While some teenagers preferred to hang out with friends during their free time, 17-year-old Walter Chan Yee Cheong would volunteer his time and effort to help the needy.
Now 56, Mr Chan has been actively involved in various types of volunteer work since then.
He recalls: “I started doing volunteer work in 1980 by giving free tuition and organising activities for children of low-income families.”
A heart for the elderly
“In 2017, I came to know about the Presbyterian Community Services (PCS) Community Befriending Programme when my church requested for volunteers,” says Mr Chan, a private-hire car driver.
The programme is an initiative that connects befrienders with socially isolated seniors to provide regular companionship and emotional support.
“I wanted to help because I know many seniors are living alone and I feel for them, especially when I hear stories of those not being cared for by their children,” he says.
He encouraged his wife, Ms Tan Bee Lian, 53, an insurance agent, to volunteer as community befrienders together.
“To my delight, she agreed without a second thought,” he says.
Patience and passion matter
As parents of three children in their 20s, Mr and Mrs Chan are glad they have flexible working hours that enable them to visit their befriendees on weekdays, when the seniors are mainly alone and need someone to talk to.
The couple currently has four befriendees, whom they call and visit twice a month.
The befriendees include patients who need someone to follow up on their recovery condition after being discharged from the hospital.
One of them is Mr Tan Cheng Aun, 64, who has dementia and is unable to walk properly after a fall in the toilet.
In September 2017, the Chans, together with a PCS befriender coordinator, visited Mr Tan and his wife at their home.
Mr Chan recalls: “Our first visit was actually quite unpleasant because Mr Tan felt very uneasy and showed signs of resistance, as he thought we wanted to sell him things or had ill intentions.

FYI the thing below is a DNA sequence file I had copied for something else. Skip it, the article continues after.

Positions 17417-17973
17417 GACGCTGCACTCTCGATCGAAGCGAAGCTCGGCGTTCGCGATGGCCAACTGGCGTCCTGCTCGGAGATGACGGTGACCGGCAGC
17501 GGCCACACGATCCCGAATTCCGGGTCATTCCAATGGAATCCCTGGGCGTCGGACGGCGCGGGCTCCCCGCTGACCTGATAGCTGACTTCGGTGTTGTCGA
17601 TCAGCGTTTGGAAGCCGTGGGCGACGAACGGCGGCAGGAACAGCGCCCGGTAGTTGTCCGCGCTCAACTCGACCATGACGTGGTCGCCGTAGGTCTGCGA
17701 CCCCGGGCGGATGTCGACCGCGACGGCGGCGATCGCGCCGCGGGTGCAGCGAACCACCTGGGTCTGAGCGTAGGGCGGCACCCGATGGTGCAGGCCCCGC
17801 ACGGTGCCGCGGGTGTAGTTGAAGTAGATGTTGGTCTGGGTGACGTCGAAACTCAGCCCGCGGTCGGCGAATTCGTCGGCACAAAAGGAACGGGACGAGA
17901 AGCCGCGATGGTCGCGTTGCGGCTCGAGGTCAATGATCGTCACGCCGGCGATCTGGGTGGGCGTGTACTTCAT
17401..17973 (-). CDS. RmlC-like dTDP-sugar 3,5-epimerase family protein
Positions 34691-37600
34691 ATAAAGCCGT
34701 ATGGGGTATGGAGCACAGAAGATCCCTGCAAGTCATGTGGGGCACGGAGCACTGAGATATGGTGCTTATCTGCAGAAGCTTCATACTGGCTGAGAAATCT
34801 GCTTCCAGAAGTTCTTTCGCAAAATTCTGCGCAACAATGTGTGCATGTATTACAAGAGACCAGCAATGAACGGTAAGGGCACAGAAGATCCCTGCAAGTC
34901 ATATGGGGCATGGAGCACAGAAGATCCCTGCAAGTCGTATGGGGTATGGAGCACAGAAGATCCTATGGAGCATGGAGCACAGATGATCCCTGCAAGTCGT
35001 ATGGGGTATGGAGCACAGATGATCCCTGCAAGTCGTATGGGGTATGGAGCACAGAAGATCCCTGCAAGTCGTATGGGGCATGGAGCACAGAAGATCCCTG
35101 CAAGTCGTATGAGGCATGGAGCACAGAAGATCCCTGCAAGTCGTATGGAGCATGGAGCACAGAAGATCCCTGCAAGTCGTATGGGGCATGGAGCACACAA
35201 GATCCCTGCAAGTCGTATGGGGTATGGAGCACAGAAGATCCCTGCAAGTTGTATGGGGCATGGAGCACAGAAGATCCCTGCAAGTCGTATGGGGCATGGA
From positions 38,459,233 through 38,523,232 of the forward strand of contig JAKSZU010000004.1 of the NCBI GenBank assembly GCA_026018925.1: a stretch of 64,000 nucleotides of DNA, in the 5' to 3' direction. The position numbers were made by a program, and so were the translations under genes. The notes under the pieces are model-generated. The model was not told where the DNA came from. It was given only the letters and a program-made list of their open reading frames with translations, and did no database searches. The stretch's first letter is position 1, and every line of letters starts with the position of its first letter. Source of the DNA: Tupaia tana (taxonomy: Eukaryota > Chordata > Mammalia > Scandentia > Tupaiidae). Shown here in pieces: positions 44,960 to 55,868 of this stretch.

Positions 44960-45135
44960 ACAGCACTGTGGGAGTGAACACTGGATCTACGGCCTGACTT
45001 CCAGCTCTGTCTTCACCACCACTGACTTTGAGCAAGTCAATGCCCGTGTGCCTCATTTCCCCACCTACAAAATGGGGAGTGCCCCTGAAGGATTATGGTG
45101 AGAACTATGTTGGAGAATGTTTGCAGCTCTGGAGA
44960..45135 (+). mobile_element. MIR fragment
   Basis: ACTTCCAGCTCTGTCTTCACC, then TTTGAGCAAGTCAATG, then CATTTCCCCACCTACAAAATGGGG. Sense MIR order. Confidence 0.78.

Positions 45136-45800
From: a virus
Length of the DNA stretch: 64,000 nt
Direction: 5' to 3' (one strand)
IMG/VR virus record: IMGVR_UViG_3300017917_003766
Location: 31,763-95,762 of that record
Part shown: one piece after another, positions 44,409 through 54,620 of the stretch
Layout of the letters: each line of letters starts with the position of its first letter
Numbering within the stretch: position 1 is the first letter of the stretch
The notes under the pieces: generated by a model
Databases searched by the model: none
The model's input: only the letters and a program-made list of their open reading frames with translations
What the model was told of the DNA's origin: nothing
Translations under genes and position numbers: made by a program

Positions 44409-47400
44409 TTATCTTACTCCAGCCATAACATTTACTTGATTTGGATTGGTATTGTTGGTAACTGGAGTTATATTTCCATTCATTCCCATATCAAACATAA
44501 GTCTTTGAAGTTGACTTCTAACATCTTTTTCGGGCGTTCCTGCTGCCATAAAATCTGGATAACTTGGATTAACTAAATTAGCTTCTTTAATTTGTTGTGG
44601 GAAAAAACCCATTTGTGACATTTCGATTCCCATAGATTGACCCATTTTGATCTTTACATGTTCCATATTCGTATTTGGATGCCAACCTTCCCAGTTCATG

“Although he softened after our explanation, he was still very quiet during our first two visits.
“After a few more visits, we were able to break the ice with our sincerity. Gradually, he opened up and treated us as friends, and even started to joke with us.
“Three months later, he saw us as family and would always tell us to help ourselves to the drinks in his kitchen.”
Touching and changing lives
With help from the Chans, the Tans managed to find new friends and lead a more active social life.
Initially, Mr Tan did not like to go outdoors. His wife was concerned that he would suffer from depression if he kept sitting at home.
With the Chans’ constant encouragement, he eventually started to go out more in his electric wheelchair, accompanied by his wife.
The Chans also invited the Tans to join the Tembusu Senior Activity Centre nearby, where Mr Tan discovered the fun of drumming and singing with other seniors.
Mr Chan says: “Last year, we invited them and other befriendees to a lunch organised by PCS at a Chinese restaurant.
“Both of them enjoyed it very much. They were grateful for the opportunity to join us and thankful for the befrienders who provided transport for them.”
Just like family
The joy on the faces of the people they help makes it all worth the effort of being a befriender, says Mr Chan.
“Some of the elderly women we visit remind me of my late mother, thus I treat them like my parents. They are always very eager to meet us and will call and ask, ‘Are you coming to see me soon?’
“When we see the happiness in them, it makes us happy as well,” he adds.